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Weekend recap

2009-09-21 17:14:33.792444+00 by Dan Lyke 20 comments

Charlene and I went camping and stargazing up at Liberty Glen near Lake Sonoma.

Yesterday we came home, and I did the usual household stuff, and then I helped her write some summaries of the lives of famous astronomers.

I went to elementary school in The Hawthorne Valley Waldorf School in Harlemville New York. Years later, I got in to reading Steve Talbott's NetFuture newsletter, at some point he said "if you like this, consider sending some money to The Nature Institute, so I did, and then as they started sending me newsletters I realized that they were a part of the community around the school in which I grew up.

One of the things that struck me about the history of astronomy as Charlene and I went through the various ones last night was how long a bad idea could persist. Wrong pronouncements on how the world should be by philosophers like Aristotle, with data fudged to fit their models, managed to trump millenia of observations to the contrary. Aristarchus pointed out that the solar system was probably heliocentric, and that the reason we didn't observe parallax in the stars was that they were far enough away that he didn't have the tools to see shifts that small, and was widely quoted by others as saying this, but we still wait fifteen hundred years to credit Kepler, Copernicus and Galileo with this observation, because they, particularly Galileo, were strong enoguh to stand up to the established thinking and say "no".

And, of course, Galileo got taken to task by his contemporaries as much for the fact that he was downright nasty about calling them ignorant as he did for doing so in the first place. The whine of the times was "well, if he hadn't hurt our feelings...".

Anyway, this ties in to The Nature Institute and my elementary school experience because those folks are proponents of something called "Goethean Science". In getting this quick overview of astronomical history, I'm getting a good reminder of why we should start with reality and work forward, rather than starting with a philosopher's ideas and work backwards.

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comments in ascending chronological order (reverse):

#Comment Re: made: 2009-09-21 18:06:50.330461+00 by: ebradway

Did you snap that shot of the Milky Way with just a long exposure? Any filtering? I'm going to Canyonlands in Utah next week. Might be able to pull off some more.

I like the shot of the rattle snake. Pretty little critter (in a picture, not under my sleeping bag ;)

As for philosopher's ideas and reality - you have to realize that we are always working with representations of reality - not reality itself. As soon as we simplfy reality to "laws" like E=mc^2 or F=ma, we are substituting representations for reality but often make the mistake of equating the representation with reality. This happens so naturally with cartography that it's only just recently (past 20-30 years) been realized how much of a problem it is. The map is not the territory...

However, the map (or representation like F=ma), creates a territory. Humans are territorial by nature. We ascribe a value to or favored representations and defend that territory viciously. Whether the territorial lines are drawn between classical vs. quantum mechanics, Christianity vs. Islam, Pakistan vs. India, Mets vs. Yankees, it's our nature to fight to maintain (or extend) our territory. It's not in our nature to dissolve a territory for sake of another, no matter what evidence is behind it.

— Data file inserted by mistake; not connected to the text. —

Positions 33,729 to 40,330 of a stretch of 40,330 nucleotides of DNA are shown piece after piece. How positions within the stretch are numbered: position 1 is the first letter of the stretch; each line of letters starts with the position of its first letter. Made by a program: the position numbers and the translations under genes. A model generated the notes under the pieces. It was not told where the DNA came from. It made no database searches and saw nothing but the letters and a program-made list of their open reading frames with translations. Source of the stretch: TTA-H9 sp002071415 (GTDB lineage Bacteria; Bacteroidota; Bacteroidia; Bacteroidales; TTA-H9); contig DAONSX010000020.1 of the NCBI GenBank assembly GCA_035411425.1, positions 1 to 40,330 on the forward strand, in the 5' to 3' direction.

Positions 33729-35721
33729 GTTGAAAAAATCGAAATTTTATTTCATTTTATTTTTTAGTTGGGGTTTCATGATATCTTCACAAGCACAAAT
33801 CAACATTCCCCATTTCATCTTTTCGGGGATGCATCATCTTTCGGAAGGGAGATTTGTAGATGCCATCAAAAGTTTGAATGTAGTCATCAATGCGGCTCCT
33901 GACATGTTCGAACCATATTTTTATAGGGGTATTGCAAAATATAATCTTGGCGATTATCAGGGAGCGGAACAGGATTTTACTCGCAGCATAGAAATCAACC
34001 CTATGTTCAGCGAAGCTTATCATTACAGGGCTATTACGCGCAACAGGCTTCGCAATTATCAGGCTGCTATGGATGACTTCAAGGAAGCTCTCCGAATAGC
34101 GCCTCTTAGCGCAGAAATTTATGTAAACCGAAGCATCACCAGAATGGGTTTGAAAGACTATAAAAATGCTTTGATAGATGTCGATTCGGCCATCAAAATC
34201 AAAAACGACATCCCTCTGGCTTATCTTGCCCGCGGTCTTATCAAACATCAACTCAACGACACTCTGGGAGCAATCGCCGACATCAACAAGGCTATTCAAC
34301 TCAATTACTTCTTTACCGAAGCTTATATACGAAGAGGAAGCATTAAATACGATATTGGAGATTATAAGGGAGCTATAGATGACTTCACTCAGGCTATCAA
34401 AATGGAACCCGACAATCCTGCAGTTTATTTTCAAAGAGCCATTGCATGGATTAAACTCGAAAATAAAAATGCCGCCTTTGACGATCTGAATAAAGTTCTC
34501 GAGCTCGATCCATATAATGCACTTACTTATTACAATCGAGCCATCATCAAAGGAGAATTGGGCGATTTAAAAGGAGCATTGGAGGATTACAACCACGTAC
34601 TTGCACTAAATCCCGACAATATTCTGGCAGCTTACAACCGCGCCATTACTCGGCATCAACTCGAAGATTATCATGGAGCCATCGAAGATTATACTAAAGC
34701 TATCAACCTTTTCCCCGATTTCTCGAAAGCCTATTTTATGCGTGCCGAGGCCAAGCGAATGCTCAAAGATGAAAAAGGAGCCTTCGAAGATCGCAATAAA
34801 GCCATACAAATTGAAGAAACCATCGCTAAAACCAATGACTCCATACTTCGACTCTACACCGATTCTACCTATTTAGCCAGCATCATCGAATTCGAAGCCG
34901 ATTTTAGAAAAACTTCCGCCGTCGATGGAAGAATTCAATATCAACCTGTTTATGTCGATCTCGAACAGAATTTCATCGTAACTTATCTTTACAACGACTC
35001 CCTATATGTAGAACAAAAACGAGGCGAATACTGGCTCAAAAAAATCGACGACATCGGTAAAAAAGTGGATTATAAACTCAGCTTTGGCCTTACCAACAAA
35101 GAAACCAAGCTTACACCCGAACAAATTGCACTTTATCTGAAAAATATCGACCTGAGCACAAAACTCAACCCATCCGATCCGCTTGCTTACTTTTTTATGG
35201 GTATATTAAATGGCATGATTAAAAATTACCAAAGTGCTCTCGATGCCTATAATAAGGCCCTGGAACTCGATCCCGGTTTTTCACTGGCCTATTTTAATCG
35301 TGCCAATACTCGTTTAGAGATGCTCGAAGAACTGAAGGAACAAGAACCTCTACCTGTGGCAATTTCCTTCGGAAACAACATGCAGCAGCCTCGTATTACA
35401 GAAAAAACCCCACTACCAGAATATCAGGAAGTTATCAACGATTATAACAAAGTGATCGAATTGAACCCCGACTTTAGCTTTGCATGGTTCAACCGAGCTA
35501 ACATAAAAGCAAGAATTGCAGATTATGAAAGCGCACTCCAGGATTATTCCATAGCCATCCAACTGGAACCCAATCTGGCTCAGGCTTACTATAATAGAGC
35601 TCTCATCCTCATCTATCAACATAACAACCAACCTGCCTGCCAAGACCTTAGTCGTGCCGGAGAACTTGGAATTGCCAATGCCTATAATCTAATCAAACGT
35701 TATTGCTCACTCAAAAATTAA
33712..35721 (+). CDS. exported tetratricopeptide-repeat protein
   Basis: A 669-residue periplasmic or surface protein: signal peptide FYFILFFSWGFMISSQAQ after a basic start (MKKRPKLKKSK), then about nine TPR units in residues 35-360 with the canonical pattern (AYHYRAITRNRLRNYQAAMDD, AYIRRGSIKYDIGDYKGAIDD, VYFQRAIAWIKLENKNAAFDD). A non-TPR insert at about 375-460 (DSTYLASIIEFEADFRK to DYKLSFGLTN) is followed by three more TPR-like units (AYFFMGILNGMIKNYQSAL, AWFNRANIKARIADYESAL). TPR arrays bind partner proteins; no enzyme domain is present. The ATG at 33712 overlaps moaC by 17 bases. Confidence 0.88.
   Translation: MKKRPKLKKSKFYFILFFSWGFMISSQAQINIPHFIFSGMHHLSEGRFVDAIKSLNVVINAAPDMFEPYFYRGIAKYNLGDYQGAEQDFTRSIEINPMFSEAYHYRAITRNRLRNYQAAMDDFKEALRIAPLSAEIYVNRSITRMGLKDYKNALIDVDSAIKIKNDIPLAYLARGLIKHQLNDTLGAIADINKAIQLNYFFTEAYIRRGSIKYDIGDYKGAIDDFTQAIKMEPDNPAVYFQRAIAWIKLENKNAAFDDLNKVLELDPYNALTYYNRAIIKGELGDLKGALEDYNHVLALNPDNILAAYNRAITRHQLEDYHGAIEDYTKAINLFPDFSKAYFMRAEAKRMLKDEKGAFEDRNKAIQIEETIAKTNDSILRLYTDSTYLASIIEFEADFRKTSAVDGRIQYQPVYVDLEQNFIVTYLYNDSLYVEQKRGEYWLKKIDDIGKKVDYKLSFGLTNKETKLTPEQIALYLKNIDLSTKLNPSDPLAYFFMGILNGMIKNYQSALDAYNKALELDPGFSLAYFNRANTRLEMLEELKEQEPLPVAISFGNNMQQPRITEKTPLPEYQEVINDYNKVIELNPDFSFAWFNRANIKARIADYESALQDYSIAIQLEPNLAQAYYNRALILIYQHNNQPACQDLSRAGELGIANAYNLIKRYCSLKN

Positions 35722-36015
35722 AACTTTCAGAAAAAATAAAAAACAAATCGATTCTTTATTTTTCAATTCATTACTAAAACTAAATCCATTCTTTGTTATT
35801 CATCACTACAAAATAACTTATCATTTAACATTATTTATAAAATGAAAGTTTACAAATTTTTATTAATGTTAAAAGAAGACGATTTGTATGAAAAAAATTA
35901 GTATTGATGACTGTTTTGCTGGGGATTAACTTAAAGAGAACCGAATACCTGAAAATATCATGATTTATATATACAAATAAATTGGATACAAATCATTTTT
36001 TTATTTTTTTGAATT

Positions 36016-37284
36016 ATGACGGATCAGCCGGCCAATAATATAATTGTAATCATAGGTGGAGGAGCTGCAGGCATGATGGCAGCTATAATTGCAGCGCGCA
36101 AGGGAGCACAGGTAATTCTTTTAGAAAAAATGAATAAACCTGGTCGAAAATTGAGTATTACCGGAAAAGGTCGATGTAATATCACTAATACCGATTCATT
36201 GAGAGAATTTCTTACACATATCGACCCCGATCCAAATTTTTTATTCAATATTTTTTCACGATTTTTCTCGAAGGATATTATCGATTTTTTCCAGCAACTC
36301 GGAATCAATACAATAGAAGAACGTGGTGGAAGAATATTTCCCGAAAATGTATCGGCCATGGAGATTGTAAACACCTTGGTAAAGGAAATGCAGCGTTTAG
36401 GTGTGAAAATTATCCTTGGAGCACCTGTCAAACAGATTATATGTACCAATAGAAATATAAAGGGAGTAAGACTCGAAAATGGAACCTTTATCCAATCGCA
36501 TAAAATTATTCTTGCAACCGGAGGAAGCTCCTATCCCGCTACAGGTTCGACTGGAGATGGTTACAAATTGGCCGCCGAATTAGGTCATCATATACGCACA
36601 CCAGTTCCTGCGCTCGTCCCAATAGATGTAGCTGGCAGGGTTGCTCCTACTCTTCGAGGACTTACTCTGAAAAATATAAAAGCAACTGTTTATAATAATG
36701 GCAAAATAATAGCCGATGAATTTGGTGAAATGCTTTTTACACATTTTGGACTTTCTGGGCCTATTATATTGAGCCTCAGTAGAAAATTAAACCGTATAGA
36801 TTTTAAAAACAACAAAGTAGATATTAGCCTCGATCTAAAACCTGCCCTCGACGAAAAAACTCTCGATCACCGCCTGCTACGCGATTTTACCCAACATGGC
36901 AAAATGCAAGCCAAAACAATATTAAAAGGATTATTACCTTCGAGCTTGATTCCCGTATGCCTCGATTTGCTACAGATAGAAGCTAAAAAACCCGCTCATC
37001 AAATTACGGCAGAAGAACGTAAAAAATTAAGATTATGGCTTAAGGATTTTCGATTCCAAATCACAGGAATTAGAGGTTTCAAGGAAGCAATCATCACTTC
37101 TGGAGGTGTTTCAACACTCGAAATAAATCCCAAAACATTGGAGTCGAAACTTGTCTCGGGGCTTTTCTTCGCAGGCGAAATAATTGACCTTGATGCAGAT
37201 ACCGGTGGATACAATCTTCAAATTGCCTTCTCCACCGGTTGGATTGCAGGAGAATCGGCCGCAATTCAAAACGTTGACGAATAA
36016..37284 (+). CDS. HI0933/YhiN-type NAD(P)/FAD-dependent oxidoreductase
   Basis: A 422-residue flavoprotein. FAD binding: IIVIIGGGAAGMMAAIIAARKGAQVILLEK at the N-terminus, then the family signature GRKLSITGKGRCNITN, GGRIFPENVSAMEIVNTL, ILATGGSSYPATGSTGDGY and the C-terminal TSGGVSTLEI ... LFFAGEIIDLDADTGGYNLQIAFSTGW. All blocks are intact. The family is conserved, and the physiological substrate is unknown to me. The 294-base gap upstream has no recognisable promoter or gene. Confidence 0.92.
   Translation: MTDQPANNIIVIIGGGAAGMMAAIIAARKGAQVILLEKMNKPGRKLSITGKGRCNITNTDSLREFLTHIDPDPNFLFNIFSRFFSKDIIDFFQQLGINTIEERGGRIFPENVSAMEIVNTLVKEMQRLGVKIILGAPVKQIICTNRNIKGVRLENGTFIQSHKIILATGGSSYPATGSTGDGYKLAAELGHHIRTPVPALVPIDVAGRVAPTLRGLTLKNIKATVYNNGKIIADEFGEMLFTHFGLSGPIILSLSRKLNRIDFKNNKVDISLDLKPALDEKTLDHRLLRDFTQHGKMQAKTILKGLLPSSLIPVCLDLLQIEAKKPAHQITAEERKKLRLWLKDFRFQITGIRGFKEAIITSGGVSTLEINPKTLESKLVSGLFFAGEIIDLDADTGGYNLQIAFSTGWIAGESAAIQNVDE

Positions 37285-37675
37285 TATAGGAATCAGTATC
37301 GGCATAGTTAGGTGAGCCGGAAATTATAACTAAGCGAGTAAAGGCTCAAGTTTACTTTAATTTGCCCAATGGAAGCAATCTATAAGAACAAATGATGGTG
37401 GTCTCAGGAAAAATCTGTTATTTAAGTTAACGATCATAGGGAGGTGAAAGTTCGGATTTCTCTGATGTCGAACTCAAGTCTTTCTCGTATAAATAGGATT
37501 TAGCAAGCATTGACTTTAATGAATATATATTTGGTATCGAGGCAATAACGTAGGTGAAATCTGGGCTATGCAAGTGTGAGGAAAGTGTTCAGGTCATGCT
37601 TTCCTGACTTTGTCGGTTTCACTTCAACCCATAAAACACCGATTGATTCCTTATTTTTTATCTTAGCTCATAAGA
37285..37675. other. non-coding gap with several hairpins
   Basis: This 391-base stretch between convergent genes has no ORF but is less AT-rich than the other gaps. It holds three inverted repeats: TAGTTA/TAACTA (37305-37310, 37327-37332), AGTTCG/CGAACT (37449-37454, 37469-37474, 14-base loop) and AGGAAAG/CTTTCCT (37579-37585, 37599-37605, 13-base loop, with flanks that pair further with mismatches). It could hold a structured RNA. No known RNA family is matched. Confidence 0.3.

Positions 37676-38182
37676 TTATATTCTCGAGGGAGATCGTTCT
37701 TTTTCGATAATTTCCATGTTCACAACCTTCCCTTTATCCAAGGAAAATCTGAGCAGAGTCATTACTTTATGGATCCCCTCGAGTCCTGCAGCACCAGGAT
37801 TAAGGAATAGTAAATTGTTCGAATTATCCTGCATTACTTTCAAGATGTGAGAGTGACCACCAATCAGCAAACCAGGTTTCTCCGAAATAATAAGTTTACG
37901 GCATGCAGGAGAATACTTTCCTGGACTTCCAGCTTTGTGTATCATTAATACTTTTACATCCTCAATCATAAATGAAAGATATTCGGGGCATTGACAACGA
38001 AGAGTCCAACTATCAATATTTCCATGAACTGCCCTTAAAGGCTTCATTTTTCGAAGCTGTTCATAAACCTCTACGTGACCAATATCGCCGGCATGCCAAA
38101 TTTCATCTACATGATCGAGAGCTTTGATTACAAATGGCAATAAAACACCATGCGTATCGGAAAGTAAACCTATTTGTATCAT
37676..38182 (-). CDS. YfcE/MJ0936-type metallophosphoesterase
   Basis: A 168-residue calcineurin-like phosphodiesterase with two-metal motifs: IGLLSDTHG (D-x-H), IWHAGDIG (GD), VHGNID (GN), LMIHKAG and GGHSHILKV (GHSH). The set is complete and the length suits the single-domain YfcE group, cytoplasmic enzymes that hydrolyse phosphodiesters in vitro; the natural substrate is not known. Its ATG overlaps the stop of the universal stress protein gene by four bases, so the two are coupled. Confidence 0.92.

That's just being human...

#Comment Re: made: 2009-09-21 18:32:02.518959+00 by: Dan Lyke

There are two shots there, one is just ISO 1600, F2.8 and 15 seconds, the other is a composite of 6 of those, just added to each other (Copy and paste them all into layers in Gimp, set the layer mode to additive, shift 'em around 'til the stars line up). Nothing cosmic, I really need to take the SLR and a big heavy tripod next time.

If you've got a digital SLR or a smarter point-n-shoot with bulb mode you should be able to do star trails and everything.

#Comment Re: made: 2009-09-21 19:37:12.392819+00 by: Dan Lyke

Eric, I'm (obviously) having trouble refining the ideas that this exercise is bringing up, but I'm getting a sense of how much we lose because we seek aesthetically attractive solutions. Galileo was roundly criticized for his lack of politeness. Two thousand years of deification of Aristotle's praise of the beauty of the spheres pounded down those who could see.

Makes a romantic wanna turn positively punk sometimes.

#Comment Re: made: 2009-09-21 21:21:07.537247+00 by: ebradway

Aesthetically attractive solutions are a big part of the problem. Everyone wants to come up with simple rules: 1=1, the sky is blue, the Sun is at the center of the Solar System, the Earth is round.

Of these statement, 1=1 is probably the only definite but that's because it's entirely a human construct. Math is entirely arbitrary - because it is arbitrary, it can be perfectly consistent internally.

Is the Sun at the center of the solar system? Well, the planets to revolve around it - but their path is not circular, so there is no true "center". The same problem exists with the round Earth. But maybe we can blame the error here on semantics. We assume, when we talk about "center" or "round", we are dealing with circles or spheres. In contrast to a flat earth or earth-centered universe, the failed model is an improvement.

Reality is very, very messy. The closer you get to reality, the less abstraction, the more things seem messy. In cartography, we like to make maps at certain scales because geographic phenomena can be represented in the least messy manner at that scale.

#Comment Re: made: 2009-09-21 22:24:03.694629+00 by: Dan Lyke

I admit I giggled at "...because it is arbitrary, it can be perfectly consistent internally."